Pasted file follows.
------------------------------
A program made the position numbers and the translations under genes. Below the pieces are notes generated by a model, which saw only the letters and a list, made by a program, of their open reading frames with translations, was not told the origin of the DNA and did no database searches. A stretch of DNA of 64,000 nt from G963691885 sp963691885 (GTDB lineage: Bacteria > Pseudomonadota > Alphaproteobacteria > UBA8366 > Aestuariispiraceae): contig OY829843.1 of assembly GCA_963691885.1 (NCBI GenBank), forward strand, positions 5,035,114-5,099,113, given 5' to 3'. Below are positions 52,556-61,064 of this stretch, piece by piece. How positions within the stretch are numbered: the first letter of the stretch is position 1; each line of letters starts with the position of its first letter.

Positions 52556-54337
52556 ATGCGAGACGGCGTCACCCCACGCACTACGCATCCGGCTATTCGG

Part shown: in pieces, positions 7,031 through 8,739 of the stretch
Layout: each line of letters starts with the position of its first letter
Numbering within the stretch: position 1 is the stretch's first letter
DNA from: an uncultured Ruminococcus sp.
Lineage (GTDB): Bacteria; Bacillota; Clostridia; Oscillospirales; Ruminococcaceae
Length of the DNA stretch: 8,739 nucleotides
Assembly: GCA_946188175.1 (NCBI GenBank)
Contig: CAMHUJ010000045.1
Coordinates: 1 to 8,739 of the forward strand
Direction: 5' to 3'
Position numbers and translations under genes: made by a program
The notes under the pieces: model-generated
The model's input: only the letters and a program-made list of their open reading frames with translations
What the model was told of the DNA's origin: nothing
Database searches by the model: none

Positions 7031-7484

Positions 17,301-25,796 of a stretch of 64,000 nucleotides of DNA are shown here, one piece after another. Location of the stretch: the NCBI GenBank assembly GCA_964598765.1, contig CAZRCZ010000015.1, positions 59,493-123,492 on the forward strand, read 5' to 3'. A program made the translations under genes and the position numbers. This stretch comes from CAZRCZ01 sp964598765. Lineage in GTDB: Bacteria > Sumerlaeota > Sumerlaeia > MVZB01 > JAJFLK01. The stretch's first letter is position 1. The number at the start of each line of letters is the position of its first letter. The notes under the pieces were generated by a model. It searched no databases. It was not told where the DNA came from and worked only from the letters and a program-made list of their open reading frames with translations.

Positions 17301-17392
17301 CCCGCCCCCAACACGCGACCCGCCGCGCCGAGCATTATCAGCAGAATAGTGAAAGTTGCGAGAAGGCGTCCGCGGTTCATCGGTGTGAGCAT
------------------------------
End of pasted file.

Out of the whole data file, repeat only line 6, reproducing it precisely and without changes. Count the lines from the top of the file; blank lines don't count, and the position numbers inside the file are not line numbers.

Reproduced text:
Numbering within the stretch: position 1 is the stretch's first letter